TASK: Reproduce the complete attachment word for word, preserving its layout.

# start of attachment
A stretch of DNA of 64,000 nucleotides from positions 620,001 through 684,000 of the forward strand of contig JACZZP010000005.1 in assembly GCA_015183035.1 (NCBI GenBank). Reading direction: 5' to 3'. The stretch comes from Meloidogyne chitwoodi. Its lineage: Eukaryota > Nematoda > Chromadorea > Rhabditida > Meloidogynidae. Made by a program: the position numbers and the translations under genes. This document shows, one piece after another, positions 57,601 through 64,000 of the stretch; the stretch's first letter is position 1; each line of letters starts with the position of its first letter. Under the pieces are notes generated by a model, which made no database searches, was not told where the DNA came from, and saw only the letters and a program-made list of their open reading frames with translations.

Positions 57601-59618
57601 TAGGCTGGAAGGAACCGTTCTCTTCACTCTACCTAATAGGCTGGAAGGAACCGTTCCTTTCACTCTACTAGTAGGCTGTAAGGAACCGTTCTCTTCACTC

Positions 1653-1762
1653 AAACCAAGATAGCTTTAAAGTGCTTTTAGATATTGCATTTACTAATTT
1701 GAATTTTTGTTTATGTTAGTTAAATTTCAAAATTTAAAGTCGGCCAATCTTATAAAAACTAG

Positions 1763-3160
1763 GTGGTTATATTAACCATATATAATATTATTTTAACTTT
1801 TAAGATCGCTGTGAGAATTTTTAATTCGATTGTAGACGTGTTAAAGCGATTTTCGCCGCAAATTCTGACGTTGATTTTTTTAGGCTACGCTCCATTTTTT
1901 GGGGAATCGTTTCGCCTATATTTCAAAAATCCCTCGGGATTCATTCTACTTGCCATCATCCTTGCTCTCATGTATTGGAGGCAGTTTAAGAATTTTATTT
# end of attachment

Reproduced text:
A stretch of DNA of 64,000 nucleotides from positions 620,001 through 684,000 of the forward strand of contig JACZZP010000005.1 in assembly GCA_015183035.1 (NCBI GenBank). Reading direction: 5' to 3'. The stretch comes from Meloidogyne chitwoodi. Its lineage: Eukaryota > Nematoda > Chromadorea > Rhabditida > Meloidogynidae. Made by a program: the position numbers and the translations under genes. This document shows, one piece after another, positions 57,601 through 64,000 of the stretch; the stretch's first letter is position 1; each line of letters starts with the position of its first letter. Under the pieces are notes generated by a model, which made no database searches, was not told where the DNA came from, and saw only the letters and a program-made list of their open reading frames with translations.

Positions 57601-59618
57601 TAGGCTGGAAGGAACCGTTCTCTTCACTCTACCTAATAGGCTGGAAGGAACCGTTCCTTTCACTCTACTAGTAGGCTGTAAGGAACCGTTCTCTTCACTC

Positions 1653-1762
1653 AAACCAAGATAGCTTTAAAGTGCTTTTAGATATTGCATTTACTAATTT
1701 GAATTTTTGTTTATGTTAGTTAAATTTCAAAATTTAAAGTCGGCCAATCTTATAAAAACTAG

Positions 1763-3160
1763 GTGGTTATATTAACCATATATAATATTATTTTAACTTT
1801 TAAGATCGCTGTGAGAATTTTTAATTCGATTGTAGACGTGTTAAAGCGATTTTCGCCGCAAATTCTGACGTTGATTTTTTTAGGCTACGCTCCATTTTTT
1901 GGGGAATCGTTTCGCCTATATTTCAAAAATCCCTCGGGATTCATTCTACTTGCCATCATCCTTGCTCTCATGTATTGGAGGCAGTTTAAGAATTTTATTT